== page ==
If you choose a target market from the start, you’ll avoid wasting your valuable energy. One word of caution: Choose based on your passions, talents, strengths, knowledge and connections and not on market opportunity. In other words, you need to have a why behind your who (which we’ll discuss!).
Note: Not everyone in your target market is an ideal client. It’s simply the pond from which you fish. Once you find your pond, you put the perfect bait on your pole to attract clients. To further define your target market, think about the values and characteristics of your star clients. These are the ones who set your heart on fire, do really well with the tools you provide, and are “your people.” You’ll develop marketing campaigns that speak to them, as well as filtration systems to ensure they end up on your calendar!
See also: With Gyms Open, Are Clients Ready?
Uncovering Your Number-One Benefit
Once you’ve determined your target market, you’ll explore those people’s needs and uncover their compelling desires. To find out their most pressing problems or what they’re hoping to obtain in the future, ask questions. Get curious and survey your target market, making sure you get a mix of those you know and those you don’t. Don’t list all of your benefits or what you believe they need. Instead, uncover what they are looking for in many areas of their lives, using their own words.
Once you have a robust list, review each item and circle the one you can deliver. If the biggest result your clients get when working with you is solving a problem they consider pressing or achieving a result they believe is significant, you have something to hang your hat on. Marketing becomes much easier when you have a sharply defined target market and a big promise that resonates with your ideal clients.
Of course, there are other benefits to working with you, and you’ll be able to unpack the additional financial, emotional, physical and spiritual benefits when marketing, connecting and engaging in sales conversations. The more you can clearly communicate, the greater value potential clients will place on what they hear and the less likely they’ll be to object to a price point. Be sure the benefits speak directly to your audience.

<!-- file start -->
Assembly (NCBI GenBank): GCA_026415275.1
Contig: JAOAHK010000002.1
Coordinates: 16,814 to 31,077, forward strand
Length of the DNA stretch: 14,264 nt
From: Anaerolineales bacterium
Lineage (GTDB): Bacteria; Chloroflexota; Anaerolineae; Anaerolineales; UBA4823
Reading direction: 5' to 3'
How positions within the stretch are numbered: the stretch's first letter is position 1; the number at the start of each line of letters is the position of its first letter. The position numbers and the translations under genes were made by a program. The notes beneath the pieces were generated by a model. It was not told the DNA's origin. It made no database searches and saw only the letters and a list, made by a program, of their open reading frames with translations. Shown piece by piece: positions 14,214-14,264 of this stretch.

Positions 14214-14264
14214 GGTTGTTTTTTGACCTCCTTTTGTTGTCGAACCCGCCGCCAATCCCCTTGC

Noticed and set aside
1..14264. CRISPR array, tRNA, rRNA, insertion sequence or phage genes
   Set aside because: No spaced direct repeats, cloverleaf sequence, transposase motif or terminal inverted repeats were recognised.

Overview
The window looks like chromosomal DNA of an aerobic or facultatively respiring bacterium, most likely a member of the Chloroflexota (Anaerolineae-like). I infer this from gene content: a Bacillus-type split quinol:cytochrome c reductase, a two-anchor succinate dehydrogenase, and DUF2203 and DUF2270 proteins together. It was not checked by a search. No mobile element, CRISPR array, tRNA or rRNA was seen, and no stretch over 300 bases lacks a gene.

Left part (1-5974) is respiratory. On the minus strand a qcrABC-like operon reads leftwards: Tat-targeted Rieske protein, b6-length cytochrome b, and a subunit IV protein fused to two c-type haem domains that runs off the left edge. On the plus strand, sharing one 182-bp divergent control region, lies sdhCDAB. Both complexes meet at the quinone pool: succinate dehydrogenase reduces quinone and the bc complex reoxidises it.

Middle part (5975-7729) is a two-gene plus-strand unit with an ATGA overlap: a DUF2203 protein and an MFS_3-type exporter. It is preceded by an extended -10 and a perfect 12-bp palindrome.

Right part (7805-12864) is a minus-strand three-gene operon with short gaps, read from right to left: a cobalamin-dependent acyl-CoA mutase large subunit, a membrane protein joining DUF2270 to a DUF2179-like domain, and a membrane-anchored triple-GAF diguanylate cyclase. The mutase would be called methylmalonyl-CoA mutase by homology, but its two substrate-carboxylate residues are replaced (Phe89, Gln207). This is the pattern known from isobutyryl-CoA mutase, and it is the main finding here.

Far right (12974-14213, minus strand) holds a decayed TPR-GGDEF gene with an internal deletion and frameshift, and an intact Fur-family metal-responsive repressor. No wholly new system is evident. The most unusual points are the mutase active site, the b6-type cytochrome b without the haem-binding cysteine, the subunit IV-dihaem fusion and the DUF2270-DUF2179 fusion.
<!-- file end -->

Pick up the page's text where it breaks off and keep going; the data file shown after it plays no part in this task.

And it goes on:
For example, if your target market is mothers with children who aren’t yet in school, your number-one benefit might be providing time-sensitive workout opportunities. You might also be able to share how working with you can cut down on childcare costs because your sessions can be done during nap time or with baby in tow. Your program is the emotional deposit in a mother’s piggy bank for dedicated “me time” and infuses her with strength to power through her days.
Tapping Into Your Choices
Rounding out the foundation is your why. You must know, and be able to articulate, why you’ve chosen your target market and why you’re providing the benefit you do. There will be several service providers who cater to the same crowd you’ve chosen, but there’s no need to be concerned; the world is big enough for (and very much in need of) more than one option.
Clients will consider a variety of providers, and their choice will be influenced primarily by your why. People place value on connection; working with a service provider is a personal choice. When you can resonate on an emotional, philosophical or even spiritual level, the cards stack in your favor.
- Why do I serve this target market?
- What do I hope to achieve?
It’s imperative that you have a deep connection to your work. If you have trouble articulating your why, it may simply be a vulnerability issue: Expressing our why can seem very personal and, thus, uncomfortable. The good news is that you’re on the right track and should only require a bit of practice! If vulnerability isn’t the block, you may want to reconsider your target market and the benefit you provide, since you might have made the wrong choice or chosen for the wrong reasons. You can certainly continue doing what you’re doing, but if you’re looking to sustain and scale while feeling fulfilled, these choices should come from the heart.
With a solid foundation in place, you can now move on to creating a sales cycle, which we’ll unpack in our next installment.